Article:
1 WO 2 3 4 5 6 IN THE UNITED STATES DISTRICT COURT 7 FOR THE DISTRICT OF ARIZONA 8 ) ) ) Plaintiffs, ) ) vs. ) CitiMortgage, Inc.; Federal Home Loan) Mortgage Corp. also known as Freddie) ) Mac, ) ) Defendants. ) CV 11-01549-PHX-FJM Patrick S. Hunter; Linda M. Hunter, 9 10 11 12 13 14 15 16 ORDER The court has before it defendants' motion to dismiss (doc. 6), plaintiffs' response (doc. 11), and defendants' reply (doc. 12). I 17 18 In January 2005, plaintiffs obtained a loan from Homeowners Financial Group USA, 19 LLC secured by a Deed of Trust ("DOT") on their home. Mot. to Dismiss, ex. A.1 The loan 20 was later serviced by defendant CitiMortgage ("Citi"). In November 2008, plaintiffs 21 contacted defendant Citi regarding a possible loan modification. Up until this point plaintiffs 22 had made all their mortgage payments, but were experiencing financial struggles due to a job 23 loss. A Citi representative told plaintiffs they needed to be at least sixty days late on their 24 payments to be considered for a loan modification. Plaintiffs stopped making payments. A 25 1 26 27 28 In their complaint, plaintiffs reference a loan secured in 2002 from Spectrum Financial Group. However, the loan that resulted in a trustee sale was the 2005 loan originally secured by Homeowners Financial Group. We may take judicial notice of documents that are central to plaintiff's claims on a motion to dismiss under Rule 12(b)(6), Fed. R. Civ. P. Marder v. Lopez, 450 F.3d 445, 448 (9th Cir. 2006). 1 Notice of Trustee's Sale was issued on January 5, 2009.2 Mot. to Dismiss, ex. C. 2 In May 2009, plaintiffs applied for a loan modification. According to plaintiffs, Citi 3 represented that the trustee sale would be postponed while plaintiffs attempted to modify 4 their loan. 5 Modification Program's ("HAMP") trial payment plan in October 2009. The final payment 6 was made in December 2009, however the payment was returned due to insufficient funds 7 in plaintiffs' account. Plaintiffs immediately contacted defendant Citi to make arrangements 8 for payment. Citi refused to accept payment, indicating that plaintiffs had failed to comply 9 with HAMP. Plaintiffs tried again in January 2010 to rehabilitate their HAMP modification, 10 however their request was denied. Citi started to work with plaintiffs to see if they would 11 qualify for a private investor loan modification. Over the next seven months, plaintiffs 12 cooperated with Citi and provided the requested documentation. In the meantime, plaintiffs' 13 property was sold at a trustee sale on May 12, 2010. Plaintiffs began making payments pursuant to their Home Affordable 14 Citi ultimately approved plaintiffs' private investor modification application, and sent 15 plaintiffs a letter dated July 30, 2010 that included a permanent loan modification with an 16 effective date of September 1, 2010. Plaintiffs immediately executed the permanent 17 modification agreement and sent it to Citi in August 2010. Because plaintiffs did not hear 18 from Citi after sending the executed agreement, plaintiffs contacted Citi in mid-September 19 to confirm whether Citi had received the documents. Plaintiffs were informed that Citi had 20 not received them, and so would have to reissue and send a new set. Plaintiffs were in 21 contact with Citi throughout October and November 2010 regarding the status of the 22 modification documents. Plaintiffs were told each time they spoke with Citi representatives 23 that the new modification paperwork would arrive in thirty to forty-five days. Plaintiffs 24 continued to wait. 25 On January 20, 2011, plaintiffs were contacted by an employee of defendant Federal 26 Home Loan Corporation ("Freddie Mac") who notified them that their home had been sold 27 28 2 We take judicial notice of this document. Marder, 450 F.3d at 448. -2- 1 at a trustee sale. Plaintiffs were contacted again on February 21, 2011, and were told they 2 must vacate the property by March 22, 2011 or face eviction. Plaintiffs called Citi to find 3 out what was happening, and were told that Citi had no record of the signed permanent loan 4 modification documents being received, and no record of a new set being mailed to plaintiffs. 5 Defendant Freddie Mac obtained a judgment of forcible detainer against the plaintiffs in 6 April 2011, and plaintiffs were evicted on July 7, 2011. 7 Plaintiffs originally filed this action on July 21, 2011 in the Superior Court of Arizona 8 in Maricopa County seeking relief for five counts: (1) breach of contract, (2) breach of 9 fiduciary duty, (3) declaratory judgment, (4) quiet title, and (5) fraud and negligent 10 misrepresentation. Defendants removed to this court on August 8, 2011. On August 15, 11 2011, defendants moved to dismiss all five counts pursuant to Rules 12(b)(6) and 9(b), Fed. 12 R. Civ. P. (doc. 6). 13 II 14 This action was filed more than one year after the trustee sale was held. Plaintiffs do 15 not allege that they were unaware that a trustee sale had been noticed. Instead, plaintiffs 16 contend that Citi "fail[ed] to notify the Plaintiffs that the trustee sale date that had been 17 scheduled would proceed and. . . fail[ed] to postpone the trustee sale pursuant to [its] 18 commitments and contractual obligations to do so." Compl. at 6. Under A.R.S. § 33- 19 811(C), 20 21 [t]he trustor . . . shall waive all defenses and objections to the sale not raised in an action that results in the issuance of a court order granting relief pursuant to rule 65, Arizona rules of civil procedure, entered before 5:00 p.m. mountain standard time on the last business day before the scheduled date of the sale. 22 Plaintiffs did not file a motion in state or federal court or seek an injunction prior to the May 23 2010 trustee sale. Because plaintiffs in this case did not seek legal intervention in time, they 24 have waived any objections or defenses to the sale. Accordingly, plaintiffs' claims seeking 25 a declaratory judgment to invalidate the trustee sale (count three) and quieting of title to the 26 property (count four) are dismissed. 27 III 28 -3- 1 Section 33-811(C) does not prevent plaintiffs from asserting claims for relief 2 independent of voiding the trustee sale. See Woods v. BAC Home Loans Servicing LP, CV- 3 10-723-PHX-GMS, 2011 WL 2746310 at *2 (D. Ariz. July 15, 2011). We therefore turn to 4 plaintiffs' remaining claims in counts one, two, and five. Plaintiffs first allege in count one 5 that defendants breached the terms of the DOT and the implied covenant of good faith and 6 fair dealing by conducting a trustee sale after "wrongfully declining" plaintiffs' loan 7 modification under HAMP. Compl. at 5. Plaintiffs also allege that defendant Citi breached 8 its contractual duties under HAMP by failing to accept the third trial payment. Finally, 9 plaintiffs allege that Citi promised plaintiffs that it was sending new permanent loan 10 modification documents, and promised that the pending trustee sale would be postponed until 11 plaintiffs received and signed these new documents. Citi allegedly breached these promises 12 by failing to postpone the trustee sale. 13 "To prevail on a claim for breach of contract, the plaintiff must prove the existence 14 of a contract between the plaintiff and defendant, a breach of the contract by the defendant, 15 and resulting damage to the plaintiff." Frank Lloyd Wright Found. v. Kroeter, 697 F. Supp. 16 2d 1118, 1125 (D. Ariz. 2010). Plaintiffs cannot pursue any claims premised on defendants' 17 violation of HAMP. HAMP does not contain a private right of action. See Puzz v. Chase 18 Home Fin., 763 F. Supp. 2d.1116, 1122 (D. Ariz. 2011). Moreover, plaintiffs are not third 19 party beneficiaries of HAMP. See Astra USA, Inc. v. Santa Clara Cnty., __ U.S. __, 131 20 S.Ct. 1342, 1348 (2011) ("[t]he absence of a private right to enforce the statutory [ 21 obligations. . . would be rendered meaningless if [ ]entities could overcome that obstacle 22 by suing to enforce the contract. . .instead."); Wright v. Chase Home Fin. LLC, No. CV-11- 23 0095-PHX-FJM, 2011 WL 2173906, at *2 (D. Ariz. June 2, 2011). To the extent that count 24 one alleges HAMP violations, we dismiss these claims. ] 25 Next, plaintiffs aver that once defendants started negotiating a possible loan 26 modification, they owed a duty of good faith and fair dealing, which they breached by failing 27 to postpone the trustee sale. "The law implies a covenant of good faith and fair dealing in 28 every contract," which requires that "neither party will act to impair the right of the other to -4- 1 receive the benefits which flow from their agreement." Rawlings v. Apodaca, 151 Ariz. 149, 2 153, 726 P.2d 565, 569 (1986). If no contract is alleged, however, no implied covenant of 3 good faith and fair dealing exists. Narramore v. HSBC Bank USA, N.A., No. 09-CV-635- 4 TUC-CKJ, 2010 WL 2732815, at *6 (D. Ariz. July 7, 2010). 5 Plaintiffs point to Citi's failure to adhere to HAMP guidelines while engaging in loan 6 modification negotiations as evidence of Citi's breach of the covenant of good faith and fair 7 dealing "which is a part of the Deed of Trust." Response at 4. As we have already stated, 8 plaintiffs cannot assert claims premised on HAMP violations. Plaintiffs have not pled the 9 existence of a separate enforceable contract to negotiate for a loan modification in good faith, 10 and thus any claims alleging a violation of good faith and fair dealing arising from the loan 11 modification negotiations fail. Finally, plaintiffs' claim that Citi breached its duty by 12 executing the trustee sale after representing it would postpone the sale is also unavailing. By 13 signing the DOT, plaintiffs agreed that if they defaulted on their loan obligations, which they 14 admit occurred, a trustee sale could proceed. Mot. to Dismiss, ex. A at ¶ 22. Plaintiffs have 15 not alleged that they entered into a separate contract with Citi to postpone the sale. For all 16 of these reasons, we dismiss count one. 17 IV 18 Plaintiffs allege in count two that defendant Citi breached its fiduciary duty by failing 19 to negotiate the loan modification in good faith, failing to accept the third trial payment, 20 failing to send new permanent loan modification documents as requested, and failing to 21 postpone the trustee sale as promised. In Arizona it is "well settled" that, absent special 22 agreement, the relationship between a bank and its customer is that of lender and borrower 23 and is not a fiduciary relationship. McAlister v. Citibank (Arizona), 171 Ariz. 207, 212, 829 24 P.2d 1253, 1258 (Ct. App. 1992). Taking out a mortgage loan with a bank and engaging in 25 loan modification negotiations represents "nothing more than an ordinary banking 26 relationship." Bowman v. Wells Fargo Bank, N.A., CV-09-271-PHX-DGC, 2010 WL 27 1408893, at *3 (D. Ariz. Apr. 7, 2010). Plaintiffs have not pled any facts suggesting that 28 their relationship with Citi was anything more than that of borrower and lender. Without the -5- 1 2 existence of a fiduciary duty, there can be no breach. Count two is dismissed. V 3 Finally, we address plaintiffs' claims in count five of fraud and negligent 4 misrepresentation. Plaintiffs allege that Citi actively represented that the trustee sale would 5 be postponed both during the HAMP loan modification process and during the time that 6 plaintiffs were awaiting their approved private investor permanent loan modification 7 documents. According to plaintiffs, defendants failed to notify plaintiffs that the trustee sale 8 would proceed and did so with the intent to deprive plaintiffs of their home. Plaintiffs 9 detrimentally relied on defendants' representations by failing to take actions to forestall the 10 sale. Defendants move to dismiss both claims under Rule 9(b), Fed. R. Civ. P., and to 11 dismiss the negligent misrepresentation allegation for failure to state a claim. 12 We first address the negligent misrepresentation claim. In Arizona,"[a] promise of 13 future conduct is not a statement of fact capable of supporting a claim of negligent 14 misrepresentation." McAlister, 171 Ariz. at 215; 829 P.2d at 1261. Here, plaintiffs allege 15 that Citi stated it would postpone the trustee sale and that it would resend the permanent loan 16 modification documentation. These allegations relate to promises of future conduct and are 17 not statements of past or existing fact. Therefore, we dismiss the negligent misrepresentation 18 claim in count five for failure to state a claim. 19 We now turn to plaintiffs' fraud claim. Defendants first argue this is barred by the 20 statute of frauds. In Arizona, mortgage loan agreements are interests in real property. 21 According to the statute of frauds, they must be in writing to be enforceable. Fremming 22 Const. Co. v. Security Sav. & Loan Assn., 115 Ariz. 514, 516, 566 P.2d 315, 317 (Ct. App. 23 1977). Modifications to contracts falling within the statute of frauds must also be in writing. 24 Best v. Edwards, 217 Ariz. 497, 501-02, 176 P.3d 695, 699-700 (Ct. App. 2008). Defendants 25 argue that Citi's alleged promise to stall the trustee sale amounted to a modification of the 26 DOT. Thus, according to defendants plaintiffs' fraud claim must fail because it is based on 27 an allegedly oral agreement to alter a DOT, a modification which must be in writing. We 28 disagree. Viewing the complaint in the light most favorable to the plaintiffs, the complaint -6- 1 does not allege that the postponement of the trustee sale amounted to a modification of the 2 DOT. Plaintiffs are not alleging that Citi's representations were an agreement never to 3 proceed with a trustee sale in the future. Instead, plaintiffs allege that Citi represented that 4 it would not enforce its rights under the DOT while the loan modification process was 5 pending, and plaintiffs relied on this representation to their detriment. Consequently, the 6 statute of frauds does not bar plaintiffs' fraud claim. 7 Alternatively, defendants argue that the fraud claim lacks particularity. When alleging 8 claims of fraud, a party "must state with particularity the circumstances constituting fraud or 9 mistake." Fed. R. Civ. P. 9(b). Allegations of fraud must be specific enough to give 10 defendants notice of specific misconduct, including the "who, what, when, where, and how" 11 of the challenged conduct. Vess v. Ciba-Geigy Corp. USA, 317 F.3d 1097, 1106 (9th Cir. 12 2003) (quoting Cooper v. Pickett, 137 F.3d 616, 627 (9th Cir. 1997)). Plaintiffs generally 13 allege that Citi represented it would postpone the trustee sale. These statements were 14 apparently made by Citi representatives to plaintiffs at some point during the loan 15 modification process. However, the complaint does not include facts illuminating, among 16 other things, the conditions under which defendants promised to postpone the sale (the 17 "what"), when the postponement of the sale was first proposed (the "when"), who at Citi 18 promised to postpone the sale (the "who"), and the means in which this promise was 19 communicated (the "how" and "where"). Even construing the complaint in the light most 20 favorable to the plaintiff, it is not possible to ascertain with sufficient particularity the 21 specific misconduct that Citi, or Freddie Mac, or both, committed. We thus dismiss the fraud 22 claim in count five under Rule 9(b), Fed. R. Civ. P. 23 VI 24 Therefore, IT IS ORDERED GRANTING defendants' motion to dismiss (doc. 6). 25 DATED this 4th day of October, 2011. 26 27 28 -7-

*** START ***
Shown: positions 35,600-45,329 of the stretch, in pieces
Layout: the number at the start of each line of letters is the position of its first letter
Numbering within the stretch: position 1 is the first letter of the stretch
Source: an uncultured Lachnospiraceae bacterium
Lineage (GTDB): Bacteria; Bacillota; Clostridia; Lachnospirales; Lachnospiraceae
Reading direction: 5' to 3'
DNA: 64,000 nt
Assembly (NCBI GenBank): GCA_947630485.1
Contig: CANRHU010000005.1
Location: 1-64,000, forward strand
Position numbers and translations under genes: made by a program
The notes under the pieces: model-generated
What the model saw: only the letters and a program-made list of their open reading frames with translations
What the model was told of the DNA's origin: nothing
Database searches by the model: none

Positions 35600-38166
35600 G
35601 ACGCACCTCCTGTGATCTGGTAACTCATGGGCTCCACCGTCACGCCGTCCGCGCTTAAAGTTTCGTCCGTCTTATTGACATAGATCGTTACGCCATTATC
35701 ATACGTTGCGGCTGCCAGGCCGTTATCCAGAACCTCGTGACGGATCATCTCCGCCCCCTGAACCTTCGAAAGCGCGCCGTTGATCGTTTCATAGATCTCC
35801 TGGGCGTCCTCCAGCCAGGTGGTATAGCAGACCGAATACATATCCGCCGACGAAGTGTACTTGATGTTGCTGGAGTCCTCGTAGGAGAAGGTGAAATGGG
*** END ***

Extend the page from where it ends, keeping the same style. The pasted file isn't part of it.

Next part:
Disclaimer: Justia Dockets & Filings provides public litigation records from the federal appellate and district courts. These filings and docket sheets should not be considered findings of fact or liability, nor do they necessarily reflect the view of Justia.

Why Is My Information Online?